ISO 20022 XML version 9 – So what’s new?
As the SWIFT MT-MX migration gains momentum, we are now starting to see more questions from the corporate community around the potential impact of this industry migration.
But the adoption of ISO 20022 XML messaging goes beyond SWIFT’s adoption in the interbank financial messaging space – SWIFT are currently estimating that by 2025, 80% of the RTGS (real time gross settlement) volumes will be ISO 20022 based with all reserve currencies either live or having declared a live date. What this means is that ISO 20022 XML is becoming the global language of payments. In this fourth article in the ISO 20022 series, Zanders experts Eliane Eysackers and Mark Sutton provide some valuable insights around what the version 9 payment message offers the corporate community in terms of richer functionality.
A quick recap on the ISO maintenance process?
So, XML version 9. What we are referencing is the pain.001.001.09 customer credit transfer initiation message from the ISO 2019 annual maintenance release. Now at this point, some people reading this article will be thinking they are currently using XML version 3 and now we talking about XML version 9. The logical question is whether version 9 is the latest message and actually, we expect version 12 to be released in 2024. So whilst ISO has an annual maintenance release process, the financial industry and all the associated key stakeholders will be aligning on the XML version 9 message from the ISO 2019 maintenance release. This version is expected to replace XML version 3 as the de-facto standard in the corporate to bank financial messaging space.
What new functionality is available with the version 9 payment message?
Comparing the current XML version 3 with the latest XML version 9 industry standard, there are a number of new tags/features which make the message design more relevant to the current digital transformation of the payment’s ecosystem. We look at the main changes below:
- Proxy: A new field has been introduced to support a proxy or tokenisation as its sometimes called. The relevance of this field is primarily linked to the new faster payment rails and open banking models, where consumers want to provide a mobile phone number or email address to mask the real bank account details and facilitate the payment transfer. The use of the proxy is becoming more widely used across Asia with the India (Unified Payments Interface) instant payment scheme being the first clearing system to adopt this logic. With the rise of instant clearing systems across the world, we are starting to see a much greater use of proxy, with countries like Australia (NPP), Indonesia (BI-FAST), Malaysia (DuitNow), Singapore (FAST) and Thailand (Promptpay) all adopting this feature.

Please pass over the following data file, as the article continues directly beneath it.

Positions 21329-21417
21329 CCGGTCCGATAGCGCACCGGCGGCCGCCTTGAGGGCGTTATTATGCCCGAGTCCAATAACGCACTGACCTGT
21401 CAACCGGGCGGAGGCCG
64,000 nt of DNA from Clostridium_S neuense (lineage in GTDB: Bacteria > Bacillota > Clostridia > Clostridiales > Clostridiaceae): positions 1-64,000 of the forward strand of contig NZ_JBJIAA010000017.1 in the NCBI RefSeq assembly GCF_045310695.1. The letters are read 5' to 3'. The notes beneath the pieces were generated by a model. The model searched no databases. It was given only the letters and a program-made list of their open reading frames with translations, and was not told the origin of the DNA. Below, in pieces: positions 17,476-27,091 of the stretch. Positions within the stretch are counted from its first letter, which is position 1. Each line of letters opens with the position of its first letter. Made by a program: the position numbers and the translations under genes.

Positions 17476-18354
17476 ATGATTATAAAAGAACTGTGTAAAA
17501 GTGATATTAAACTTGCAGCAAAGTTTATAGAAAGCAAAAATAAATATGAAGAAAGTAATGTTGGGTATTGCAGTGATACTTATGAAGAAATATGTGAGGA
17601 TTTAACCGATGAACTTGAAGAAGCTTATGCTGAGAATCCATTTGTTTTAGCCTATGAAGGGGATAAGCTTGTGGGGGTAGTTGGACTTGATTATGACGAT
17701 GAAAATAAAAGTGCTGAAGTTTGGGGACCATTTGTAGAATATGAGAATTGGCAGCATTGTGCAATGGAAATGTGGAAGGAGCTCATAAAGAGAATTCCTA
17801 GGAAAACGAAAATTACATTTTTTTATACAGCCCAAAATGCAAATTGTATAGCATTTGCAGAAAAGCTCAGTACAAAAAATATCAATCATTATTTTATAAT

- The Legal Entity Identifier (LEI): This is a 20-character, alpha-numeric code developed by the ISO. It connects to key reference information that enables clear and unique identification of legal entities participating in financial transactions. Each LEI contains information about an entity’s ownership structure and thus answers the questions of 'who is who’ and ‘who owns whom’. Simply put, the publicly available LEI data pool can be regarded as a global directory, which greatly enhances transparency in the global marketplace. The first country to require the LEI as part of the payment data is India, but the expectation is more local clearing system’s will require this identifier from a compliance perspective.
- Unique End-to-end Transaction Reference (commonly known as a UETR): This is a string of 36 unique characters featured in all payment instruction messages carried over the SWIFT network. UETRs are designed to act as a single source of truth for a payment and provide complete transparency for all parties in a payment chain, as well as enable functionality from SWIFT gpi (global payments innovation)1, such as the payment Tracker.
- Gender neutral term: This new field has been added as a name prefix.
- Requested Execution Date: The requested execution date now includes a data and time option to provide some additional flexibility.
- Structured Address Block: The structured address block has been updated to include the Building Name.
Whilst there is no requirement for the corporate community to migrate onto the XML version 9 message, corporate treasury should now have the SWIFT ISO 20022 XML migration on their own radar in addition to understanding the broader global market infrastructure adoption of ISO 20022. This will ensure corporate treasury can make timely and informed decisions around any future migration plan.
- SWIFT gpi is a set of standards and rules that enable banks to offer faster, more transparent, and more reliable cross-border payments to their customers.